Literature, translations, journalism
Ca. 2300 items
Scope and content
The Orwell collection consists of rare and early editions of Orwell’s works, translations of his works into other languages, books from his own library and reference material. It complements the Orwell Archive.
The collection includes copies of the first editions of all of Orwell’s novels, many in their original dustjackets. Some are inscribed by the author. There are also issues of periodicals that contain Orwell’s journalistic work, such as Partisan Review. In addition, the collection contains many rare and early translations of Orwell’s works, such as the first translations of Animal Farm into Russian (1950) and Burmese (1951), and the first translation of Nineteen Eighty-Four into German (1950).
The books from Orwell’s own library number ca. 350. They represent part of Orwell’s library at the time of his death in 1950; the remainder of his books were bequeathed to his second wife Sonia Brownell and his sister Avril Dunn. Some books are inscribed by the authors. Others include inscriptions by Orwell’s family members. Orwell himself does not appear to have annotated his books.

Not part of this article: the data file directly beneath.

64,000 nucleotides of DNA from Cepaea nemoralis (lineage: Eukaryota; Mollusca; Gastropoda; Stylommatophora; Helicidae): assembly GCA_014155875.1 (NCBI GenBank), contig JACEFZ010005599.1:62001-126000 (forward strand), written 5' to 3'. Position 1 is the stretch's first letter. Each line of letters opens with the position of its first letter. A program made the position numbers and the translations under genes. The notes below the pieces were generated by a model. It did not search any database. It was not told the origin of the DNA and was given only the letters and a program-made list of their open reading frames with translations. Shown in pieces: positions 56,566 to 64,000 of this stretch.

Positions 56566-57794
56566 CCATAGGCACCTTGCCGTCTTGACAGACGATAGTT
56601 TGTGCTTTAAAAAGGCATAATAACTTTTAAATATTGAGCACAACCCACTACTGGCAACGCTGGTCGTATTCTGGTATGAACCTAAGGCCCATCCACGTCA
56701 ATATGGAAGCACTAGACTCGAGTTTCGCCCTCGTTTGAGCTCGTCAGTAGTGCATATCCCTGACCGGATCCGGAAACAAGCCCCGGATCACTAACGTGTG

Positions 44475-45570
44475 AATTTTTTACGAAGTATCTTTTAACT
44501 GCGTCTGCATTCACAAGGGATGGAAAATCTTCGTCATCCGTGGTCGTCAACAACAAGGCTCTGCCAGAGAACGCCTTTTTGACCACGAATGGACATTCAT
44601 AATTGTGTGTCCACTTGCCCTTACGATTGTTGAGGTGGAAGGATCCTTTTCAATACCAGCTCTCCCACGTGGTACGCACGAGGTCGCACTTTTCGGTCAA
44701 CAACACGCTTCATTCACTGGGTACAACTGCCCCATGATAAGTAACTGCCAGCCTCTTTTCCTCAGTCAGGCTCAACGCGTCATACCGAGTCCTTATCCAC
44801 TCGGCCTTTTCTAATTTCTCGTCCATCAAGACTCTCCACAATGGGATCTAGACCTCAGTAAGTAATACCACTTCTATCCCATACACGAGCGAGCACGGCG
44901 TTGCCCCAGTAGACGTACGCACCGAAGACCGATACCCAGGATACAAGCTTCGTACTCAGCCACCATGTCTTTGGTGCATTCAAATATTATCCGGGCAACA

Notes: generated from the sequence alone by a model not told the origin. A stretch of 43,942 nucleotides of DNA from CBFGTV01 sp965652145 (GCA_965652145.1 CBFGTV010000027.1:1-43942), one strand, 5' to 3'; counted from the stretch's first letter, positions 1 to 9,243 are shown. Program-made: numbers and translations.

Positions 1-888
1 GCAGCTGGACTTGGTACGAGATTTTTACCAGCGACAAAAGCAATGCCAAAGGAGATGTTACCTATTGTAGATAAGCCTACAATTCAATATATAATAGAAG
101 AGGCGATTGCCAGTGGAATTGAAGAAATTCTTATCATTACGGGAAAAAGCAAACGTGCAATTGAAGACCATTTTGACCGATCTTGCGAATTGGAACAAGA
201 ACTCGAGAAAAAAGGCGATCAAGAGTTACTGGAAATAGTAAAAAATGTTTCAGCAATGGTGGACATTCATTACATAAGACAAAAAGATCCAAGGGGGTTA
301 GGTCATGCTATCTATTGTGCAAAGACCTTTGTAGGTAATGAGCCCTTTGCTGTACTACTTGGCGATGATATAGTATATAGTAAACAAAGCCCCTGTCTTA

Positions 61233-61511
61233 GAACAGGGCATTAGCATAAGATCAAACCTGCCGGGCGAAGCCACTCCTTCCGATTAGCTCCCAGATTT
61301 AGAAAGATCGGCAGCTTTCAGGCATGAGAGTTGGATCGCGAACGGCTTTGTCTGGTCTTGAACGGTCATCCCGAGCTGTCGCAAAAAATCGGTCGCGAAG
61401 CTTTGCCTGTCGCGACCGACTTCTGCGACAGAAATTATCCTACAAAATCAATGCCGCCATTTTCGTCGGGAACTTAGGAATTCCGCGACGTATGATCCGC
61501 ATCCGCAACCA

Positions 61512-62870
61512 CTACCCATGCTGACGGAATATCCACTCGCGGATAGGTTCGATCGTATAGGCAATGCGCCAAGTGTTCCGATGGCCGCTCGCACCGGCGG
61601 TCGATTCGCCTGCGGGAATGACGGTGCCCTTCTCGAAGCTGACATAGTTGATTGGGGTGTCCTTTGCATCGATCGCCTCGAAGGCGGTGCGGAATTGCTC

Orwell’s own books were purchased from Orwell’s executor Richard Rees. Many of the editions and translations of Orwell’s works were donated by Sonia Brownell and by the Orwell estate's literary agency, A. M. Heath.
Finding aids and published descriptionsFor a complete list of the books known to have been owned by Orwell at the time of his death, see Peter Davison (ed.), The Complete Works of George Orwell. Volume Twenty: Our Job is to Make Life Worth Living, 1949-1950 (London: Secker & Warburg, 1998), pp. 286-299.
The collection is currently being catalogued. To browse the records, conduct a shelfmark search for ORWELL on Explore.